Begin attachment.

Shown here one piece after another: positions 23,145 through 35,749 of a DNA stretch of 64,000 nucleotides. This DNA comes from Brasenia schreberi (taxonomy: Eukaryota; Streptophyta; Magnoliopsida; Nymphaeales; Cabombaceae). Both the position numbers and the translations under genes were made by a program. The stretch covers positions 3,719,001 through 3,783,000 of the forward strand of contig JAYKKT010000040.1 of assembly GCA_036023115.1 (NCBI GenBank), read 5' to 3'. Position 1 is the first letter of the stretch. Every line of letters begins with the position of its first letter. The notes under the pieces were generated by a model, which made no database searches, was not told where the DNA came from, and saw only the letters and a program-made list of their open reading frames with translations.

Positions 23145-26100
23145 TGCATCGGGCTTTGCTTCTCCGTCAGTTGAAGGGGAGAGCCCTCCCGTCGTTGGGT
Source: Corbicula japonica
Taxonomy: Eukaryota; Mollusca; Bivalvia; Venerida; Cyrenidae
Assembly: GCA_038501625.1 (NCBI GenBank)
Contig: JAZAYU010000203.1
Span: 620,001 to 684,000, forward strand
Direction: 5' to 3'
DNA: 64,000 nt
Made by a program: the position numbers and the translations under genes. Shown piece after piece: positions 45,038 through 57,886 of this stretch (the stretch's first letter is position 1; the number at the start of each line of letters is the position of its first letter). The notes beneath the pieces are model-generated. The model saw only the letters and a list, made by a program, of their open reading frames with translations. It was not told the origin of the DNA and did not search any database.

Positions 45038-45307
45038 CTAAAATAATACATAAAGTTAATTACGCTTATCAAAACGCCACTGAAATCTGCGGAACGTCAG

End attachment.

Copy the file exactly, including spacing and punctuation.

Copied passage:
Shown here one piece after another: positions 23,145 through 35,749 of a DNA stretch of 64,000 nucleotides. This DNA comes from Brasenia schreberi (taxonomy: Eukaryota; Streptophyta; Magnoliopsida; Nymphaeales; Cabombaceae). Both the position numbers and the translations under genes were made by a program. The stretch covers positions 3,719,001 through 3,783,000 of the forward strand of contig JAYKKT010000040.1 of assembly GCA_036023115.1 (NCBI GenBank), read 5' to 3'. Position 1 is the first letter of the stretch. Every line of letters begins with the position of its first letter. The notes under the pieces were generated by a model, which made no database searches, was not told where the DNA came from, and saw only the letters and a program-made list of their open reading frames with translations.

Positions 23145-26100
23145 TGCATCGGGCTTTGCTTCTCCGTCAGTTGAAGGGGAGAGCCCTCCCGTCGTTGGGT
Source: Corbicula japonica
Taxonomy: Eukaryota; Mollusca; Bivalvia; Venerida; Cyrenidae
Assembly: GCA_038501625.1 (NCBI GenBank)
Contig: JAZAYU010000203.1
Span: 620,001 to 684,000, forward strand
Direction: 5' to 3'
DNA: 64,000 nt
Made by a program: the position numbers and the translations under genes. Shown piece after piece: positions 45,038 through 57,886 of this stretch (the stretch's first letter is position 1; the number at the start of each line of letters is the position of its first letter). The notes beneath the pieces are model-generated. The model saw only the letters and a list, made by a program, of their open reading frames with translations. It was not told the origin of the DNA and did not search any database.

Positions 45038-45307
45038 CTAAAATAATACATAAAGTTAATTACGCTTATCAAAACGCCACTGAAATCTGCGGAACGTCAG